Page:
Talking of energy price rises, the French government has decreed that the increase in gas and electricity retail prices for 2013 will be 2.5%.
You can make your own decision about whether the competition in the UK has brought about any reduction in prices (or limited the increases) or indeed whether private enterprise or government control of utilities is to be preferred but at least I know what my bills are going to be for this year assuming I use the same amount of power as I did last year and there are not going to be any nasty surprises along the way.
Whether the constant jiggling with prices in the UK is necessary or not I wouldn't care to comment but if the French can set a price for 12 months you would have thought it was not beyond the wit of the Brit to try to organise something similar.
(Of course, one of the reasons that French and German companies have invested heavily in UK energy is the fact that they can make better profits than in their own, more regulated, countries.)

Jan 20, 2013 at 11:34 AM | Registered CommenterMike Jackson

Mike

I still think that the >5 day prediction can be improved dramatically to match others in the private sector. There is no reason why weather forecasting should be a public institution inherent with the inefficiencies of scale that go with it. Cut it loose, make it lean, force it to compete for survival, the validation of forecasting, sink or swim, will reap benefits in general for weather forecasting industry. Climate will then become as it should be, an accademic endeavour for those who dedicate their time to it without the constraints of producing weather forecasts.

Jan 20, 2013 at 12:23 PM | Unregistered CommenterLord Beaverbrook

Martin, staffing your research centre with climate science neophytes seems naive. This stems from the fallacy, common here, that because you are an engineer, you necessarily have something useful to say about climate change; engineers of course don't need many years of training in climate science to understand its intricacies. But it is like expecting a chemist to rewrite the book on bridge design because he knows something about the chemistry of concrete, or a programmer to have a valuable perspective on engine design because he knows how to write a CAD system.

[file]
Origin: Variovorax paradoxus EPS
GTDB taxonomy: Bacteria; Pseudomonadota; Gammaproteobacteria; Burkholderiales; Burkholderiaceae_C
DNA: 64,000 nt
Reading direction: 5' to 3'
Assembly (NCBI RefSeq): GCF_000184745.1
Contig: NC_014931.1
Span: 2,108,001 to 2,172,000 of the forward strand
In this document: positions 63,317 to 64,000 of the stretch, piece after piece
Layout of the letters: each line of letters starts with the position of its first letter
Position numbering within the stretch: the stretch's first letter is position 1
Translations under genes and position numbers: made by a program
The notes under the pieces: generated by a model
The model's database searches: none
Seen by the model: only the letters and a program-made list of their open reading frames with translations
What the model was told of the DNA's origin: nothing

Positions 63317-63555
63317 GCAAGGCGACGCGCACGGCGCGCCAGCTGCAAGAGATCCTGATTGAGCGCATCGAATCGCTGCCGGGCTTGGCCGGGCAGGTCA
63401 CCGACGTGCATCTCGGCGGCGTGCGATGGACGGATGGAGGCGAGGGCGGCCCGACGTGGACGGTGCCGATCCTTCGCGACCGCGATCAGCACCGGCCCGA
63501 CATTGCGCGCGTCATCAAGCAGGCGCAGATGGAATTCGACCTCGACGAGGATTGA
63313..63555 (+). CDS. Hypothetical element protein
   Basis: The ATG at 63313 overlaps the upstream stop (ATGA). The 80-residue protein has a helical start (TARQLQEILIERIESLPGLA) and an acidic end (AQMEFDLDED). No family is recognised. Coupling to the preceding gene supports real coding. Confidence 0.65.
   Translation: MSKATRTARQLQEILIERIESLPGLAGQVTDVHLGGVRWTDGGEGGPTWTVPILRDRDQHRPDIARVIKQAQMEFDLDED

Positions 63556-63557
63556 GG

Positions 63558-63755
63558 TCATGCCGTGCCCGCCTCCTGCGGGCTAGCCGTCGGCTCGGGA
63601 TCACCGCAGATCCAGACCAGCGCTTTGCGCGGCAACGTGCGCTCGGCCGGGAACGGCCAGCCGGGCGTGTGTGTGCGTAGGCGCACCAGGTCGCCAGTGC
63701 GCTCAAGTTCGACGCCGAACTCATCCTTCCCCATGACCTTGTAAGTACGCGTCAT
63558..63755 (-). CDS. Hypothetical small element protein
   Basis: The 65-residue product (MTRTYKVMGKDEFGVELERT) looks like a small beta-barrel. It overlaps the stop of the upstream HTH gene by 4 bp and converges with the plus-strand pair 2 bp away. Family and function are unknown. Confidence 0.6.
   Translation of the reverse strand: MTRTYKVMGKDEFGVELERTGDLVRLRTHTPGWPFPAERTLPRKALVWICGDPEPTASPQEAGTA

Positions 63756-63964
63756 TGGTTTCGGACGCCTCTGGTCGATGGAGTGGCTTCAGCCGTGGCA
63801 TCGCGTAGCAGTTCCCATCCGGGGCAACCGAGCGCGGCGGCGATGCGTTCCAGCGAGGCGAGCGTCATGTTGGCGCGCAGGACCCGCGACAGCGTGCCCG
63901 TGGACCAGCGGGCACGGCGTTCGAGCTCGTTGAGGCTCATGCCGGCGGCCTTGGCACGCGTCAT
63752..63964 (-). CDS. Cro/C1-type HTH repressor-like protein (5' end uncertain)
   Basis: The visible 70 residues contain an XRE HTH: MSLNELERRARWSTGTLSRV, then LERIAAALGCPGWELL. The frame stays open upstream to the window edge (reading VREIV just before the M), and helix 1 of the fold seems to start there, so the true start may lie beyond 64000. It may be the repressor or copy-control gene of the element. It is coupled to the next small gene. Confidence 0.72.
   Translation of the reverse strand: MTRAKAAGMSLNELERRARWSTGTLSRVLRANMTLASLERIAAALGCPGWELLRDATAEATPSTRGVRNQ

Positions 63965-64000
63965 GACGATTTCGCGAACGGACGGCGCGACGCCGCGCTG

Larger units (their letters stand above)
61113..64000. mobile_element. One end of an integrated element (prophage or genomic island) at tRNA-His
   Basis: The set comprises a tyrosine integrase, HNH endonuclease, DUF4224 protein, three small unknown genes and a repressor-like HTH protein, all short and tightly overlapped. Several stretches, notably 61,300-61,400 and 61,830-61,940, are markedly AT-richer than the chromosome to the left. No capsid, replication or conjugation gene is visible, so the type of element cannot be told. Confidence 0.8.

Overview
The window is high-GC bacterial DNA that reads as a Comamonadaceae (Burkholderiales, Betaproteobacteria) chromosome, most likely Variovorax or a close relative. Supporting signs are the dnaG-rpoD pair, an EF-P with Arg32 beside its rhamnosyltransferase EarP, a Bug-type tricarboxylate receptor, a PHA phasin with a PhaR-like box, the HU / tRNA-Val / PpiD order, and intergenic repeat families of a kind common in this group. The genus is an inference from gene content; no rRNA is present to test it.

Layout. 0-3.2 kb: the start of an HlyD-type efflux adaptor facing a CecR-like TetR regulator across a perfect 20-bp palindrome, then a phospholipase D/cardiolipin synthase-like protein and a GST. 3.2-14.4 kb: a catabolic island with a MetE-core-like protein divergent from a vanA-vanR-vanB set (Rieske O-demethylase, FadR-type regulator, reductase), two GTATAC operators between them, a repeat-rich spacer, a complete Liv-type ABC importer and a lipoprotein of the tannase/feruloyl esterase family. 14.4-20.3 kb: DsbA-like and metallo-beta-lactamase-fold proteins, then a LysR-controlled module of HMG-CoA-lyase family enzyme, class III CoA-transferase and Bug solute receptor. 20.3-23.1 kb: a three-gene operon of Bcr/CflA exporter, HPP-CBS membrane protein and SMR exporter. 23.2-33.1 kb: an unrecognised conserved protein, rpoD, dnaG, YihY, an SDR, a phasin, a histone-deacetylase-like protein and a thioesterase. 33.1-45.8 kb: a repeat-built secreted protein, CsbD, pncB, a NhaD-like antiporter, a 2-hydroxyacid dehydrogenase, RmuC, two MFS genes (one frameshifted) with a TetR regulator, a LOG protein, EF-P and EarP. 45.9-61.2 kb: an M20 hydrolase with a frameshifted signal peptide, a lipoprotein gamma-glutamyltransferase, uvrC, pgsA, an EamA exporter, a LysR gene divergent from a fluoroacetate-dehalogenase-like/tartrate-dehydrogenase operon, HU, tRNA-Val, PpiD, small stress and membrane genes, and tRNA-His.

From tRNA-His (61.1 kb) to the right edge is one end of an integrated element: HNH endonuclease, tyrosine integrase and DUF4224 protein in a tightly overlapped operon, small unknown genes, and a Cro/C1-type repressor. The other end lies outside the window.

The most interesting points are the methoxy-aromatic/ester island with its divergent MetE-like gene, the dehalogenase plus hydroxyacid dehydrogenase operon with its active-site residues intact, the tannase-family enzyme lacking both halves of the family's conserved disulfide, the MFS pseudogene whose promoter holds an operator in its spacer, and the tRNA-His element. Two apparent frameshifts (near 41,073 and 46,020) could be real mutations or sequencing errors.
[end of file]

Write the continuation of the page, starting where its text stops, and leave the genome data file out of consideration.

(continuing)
What would be the first thing your neophytes would do? They would get some training from the people who do know climate science in universities and they would read the literature. You imagine they would then come to different conclusions, but why should they? If the science is so wrong that 20 or 30 new hands can demolish it, then why hasn't that already happened? There must be hundreds of clever people entering the field each year who would love to make a name for themselves in that way.

Jan 20, 2013 at 1:20 PM | Unregistered CommenterBitBucket

Separate the climate and weather bits. Then, slowly, starve the climate thing to size (because people's lives and careers are tied up).

Wow, bitt, that is quite a contradiction wrapped up right there. two dozen chemists can't demolish climate science because they are outsiders, but hundreds of newcomers entering the discipline from outside would?

Jan 20, 2013 at 1:37 PM | Registered Commentershub

No contradiction. I imagine you misread it...

Jan 20, 2013 at 1:47 PM | Unregistered CommenterBitBucket

BitBucket
You are making several assumptions all of which are open to challenge